Director: Michael R. Roskam
Writer: Dennis Lehane (screenplay & short story)
Stars: Tom Hardy, James Gandolfini, Noomi Rapace, Matthias Schoenaerts
Release date: September 12th, 2014
Distributor: Fox Searchlight Pictures
Running time: 106 minutes
Best part: Hardy & Gandolfini.
Worst part: The heavy-handed symbolism.
In the 1990s, TV producer, writer, and director David Chase took a big chance on an intriguing premise. Showcasing one crime family’s good times and bad blood, HBO’s The Sopranos reigned supreme from 1999 to 2007. Thanks to its immense prowess, Hollywood recognised the hype and made many film and TV copycats. Despite the arresting Godfather-like concept, the world became awe-struck by its portly leading man – James Gandolfini.
Latching on to The Sopranos and James Gandolfini’s aura, crime-drama The Drop pays tribute to lost people and genres. Honouring the character-actor’s immense career and persona, the movie lingers on many intriguing elements. As the latest in a string of existential crime-thrillers, the movie throws the studio system, the gangster-thriller genre, and Middle America to the wolves. Oddly enough, despite Gandolfini’s immense acclaim, the late Tinseltown icon is not the movie’s lead. In fact, along the way, we uncover several mesmerising aspects. The Drop revolves around one of America’s most dilapidated neighbourhoods. The story focuses on a modest watering hole – tucked inside Brooklyn, New York – known to some of America’s crummiest low-lifes. Cousin Marv’s, housing many strong whiskeys and nasty surprises, is run by socially awkward bartender Bob Saginowski (Tom Hardy). Taking orders from Marv (Gandolfini), Bob runs the joint more diligently than his own life. Working extensive shifts, our lead floats through a tiresome routine. Forced to confront unlikable citizens, Bob and Marv understand the rules of the game. Marv, having handed the bar over to the Chechen mob several years earlier, succumbs to immense stress and emotional detachment. Despite the subdued drama, the movie lays everything out on the table.
Embracing its simple-yet-effective premise, The Drop is a chilling and resonant crime-thriller. In fact, the story delves into the ‘drop bar’ world. Used to launder pockets of cash from suspect business dealings, Cousin Marv’s becomes this dynamic narrative’s heart. After a frightening robbery, the movie drops its guard and delivers a moody and philosophical tale. The central plot-line, dealing with the mob wanting its missing $5000 back, propels the otherwise stagnant narrative. Based on Dennis Lehane’s short story Animal Rescue, The Drop relies on Lehane’s style for drama and thrills. Similarly to previous Lehane adaptations, Gone Baby Gone and Mystic River, visceral moments and comedic riffs complement one another. Subbing multiple players into the game, Bob and Marv become intent on settling the score and keeping everything flowing smoothly. Bob – introduced to a lost, injured puppy and Nadia (Noomi Rapace) within minutes – becomes a fascinating specimen. As our hearts melt for his new four-legged friend, The Drop becomes more approachable and entertaining. Flipping through gangster/crime-thriller tropes, the story occasionally creaks and groans. Compared to recent revenge fantasies including Blue Ruin, Killing Them Softly, and Cold in July, its airlessness and ponderousness may deter some viewers. However, the emotional core remains strong throughout. As Bob and Nadia’s friendship develops, the emotional resonance covers up the glaring flaws.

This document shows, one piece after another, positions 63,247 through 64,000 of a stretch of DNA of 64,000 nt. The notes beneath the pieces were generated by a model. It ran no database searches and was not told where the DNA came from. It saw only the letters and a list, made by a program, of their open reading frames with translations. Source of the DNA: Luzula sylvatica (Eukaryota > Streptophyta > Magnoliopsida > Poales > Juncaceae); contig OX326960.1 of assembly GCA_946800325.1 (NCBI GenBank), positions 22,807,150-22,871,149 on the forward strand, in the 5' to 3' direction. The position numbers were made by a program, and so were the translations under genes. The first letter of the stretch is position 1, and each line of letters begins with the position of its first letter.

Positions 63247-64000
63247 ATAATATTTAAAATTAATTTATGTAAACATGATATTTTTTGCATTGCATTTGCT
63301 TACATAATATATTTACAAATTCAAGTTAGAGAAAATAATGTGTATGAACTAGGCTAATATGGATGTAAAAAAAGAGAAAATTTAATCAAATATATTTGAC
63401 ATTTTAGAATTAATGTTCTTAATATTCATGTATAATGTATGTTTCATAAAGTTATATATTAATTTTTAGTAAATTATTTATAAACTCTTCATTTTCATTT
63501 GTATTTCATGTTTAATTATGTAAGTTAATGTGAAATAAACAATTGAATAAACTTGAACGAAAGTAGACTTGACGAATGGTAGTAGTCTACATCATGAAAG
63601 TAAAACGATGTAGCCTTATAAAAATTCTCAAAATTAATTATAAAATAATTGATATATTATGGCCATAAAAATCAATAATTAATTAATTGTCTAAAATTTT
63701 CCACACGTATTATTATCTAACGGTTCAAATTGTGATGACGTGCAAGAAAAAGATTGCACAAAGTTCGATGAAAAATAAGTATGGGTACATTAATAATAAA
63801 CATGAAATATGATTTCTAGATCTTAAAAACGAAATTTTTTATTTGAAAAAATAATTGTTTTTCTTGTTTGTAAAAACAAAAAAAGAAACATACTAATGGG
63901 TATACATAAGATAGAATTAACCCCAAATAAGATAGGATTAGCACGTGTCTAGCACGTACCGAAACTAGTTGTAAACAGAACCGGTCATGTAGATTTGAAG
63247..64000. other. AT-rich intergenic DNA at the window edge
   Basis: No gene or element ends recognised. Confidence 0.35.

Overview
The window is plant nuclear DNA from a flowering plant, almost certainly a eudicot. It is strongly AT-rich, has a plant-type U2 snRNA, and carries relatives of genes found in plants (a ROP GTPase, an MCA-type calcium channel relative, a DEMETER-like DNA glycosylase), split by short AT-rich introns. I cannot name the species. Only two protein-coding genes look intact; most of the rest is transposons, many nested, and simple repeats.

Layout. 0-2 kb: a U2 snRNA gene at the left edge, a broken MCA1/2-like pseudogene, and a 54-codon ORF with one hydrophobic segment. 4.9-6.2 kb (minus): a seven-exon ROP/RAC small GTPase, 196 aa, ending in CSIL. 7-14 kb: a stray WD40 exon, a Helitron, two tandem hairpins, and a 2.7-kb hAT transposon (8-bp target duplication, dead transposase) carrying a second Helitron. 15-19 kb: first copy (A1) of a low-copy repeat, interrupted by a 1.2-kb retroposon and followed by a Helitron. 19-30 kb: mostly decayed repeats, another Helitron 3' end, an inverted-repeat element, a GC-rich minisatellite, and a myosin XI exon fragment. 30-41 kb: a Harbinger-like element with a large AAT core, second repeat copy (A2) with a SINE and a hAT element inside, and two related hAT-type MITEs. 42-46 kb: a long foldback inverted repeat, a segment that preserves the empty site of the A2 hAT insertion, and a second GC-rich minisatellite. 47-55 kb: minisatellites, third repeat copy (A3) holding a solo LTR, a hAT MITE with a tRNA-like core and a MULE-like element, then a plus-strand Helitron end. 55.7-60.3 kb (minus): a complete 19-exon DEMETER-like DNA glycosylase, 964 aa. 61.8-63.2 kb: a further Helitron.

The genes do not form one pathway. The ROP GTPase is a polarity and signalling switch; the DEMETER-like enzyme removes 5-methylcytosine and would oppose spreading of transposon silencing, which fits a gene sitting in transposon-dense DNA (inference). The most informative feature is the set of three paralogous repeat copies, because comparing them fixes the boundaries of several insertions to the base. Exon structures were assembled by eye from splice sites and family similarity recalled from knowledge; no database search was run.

“There are some sins that you commit, that you can’t come back from, no matter how hard you try.” (Bob Saginowski (Tom Hardy), The Drop).
Sticking by Lehane’s solid screenplay, director Michael R. Roskam (Bullhead) brings the swagger and tempo. Coming from a distinctive European cinema background, his style delivers succinct and invigorating bursts of energy. Focusing on humanity and humility, his adaptation balances the crime, romance, and violence with panache and vigour. Bringing Bullhead star Matthias Schoenaerts with him from Belgium (playing seedy badass Eric Deeds), the director takes full control. As egos and tempers clash, Roskam fuses typical gangster tropes with peculiar flourishes. Experimenting with light and shadow, the bar setting immediately lights up. Dank and sterile, the establishment is a breeding ground for scum and chaos. Throughout the climax, the overcrowded hangout sees sparks, slurs, and bullets. Roskam’s atmospheric direction crafts an earthy and eclectic version of the suburbs. Depicting Brooklyn’s most disturbing and undignified shades, it pays homage to the early Martin Scorsese era. However, despite Lehane and Roskam’s successes, viewers will fall for our two charismatic leads. Hardy – having brought charm to toughies like Locke, Warrior, and Lawless – fits comfortably into this hard-as-nails role. Switching between blisteringly harsh and endearingly sweet, his nuanced performance – aided by a pitch-perfect accent – is an instant drawcard. Despite playing a similar character to Soprano, Gandolfini deserves credit for his haunting and visceral turn. Sparring with Hardy throughout, the movie shimmers whenever the man sniffles, snorts, and wheezes.
Hardy and Gandolfini’s signature dialogue sequence is worth the admission cost. Marv, outlining his former prowess, reflects upon a time since lost. Showcasing the man’s immense talents, this sequence marks a stellar career cut short. Like our lead characters, The Drop strives for respect and earns it long before its explosive last act. Thanks to the immersive performances, tense set pieces, and attention to detail, this crime-thriller is one of 2014’s most deserving successes.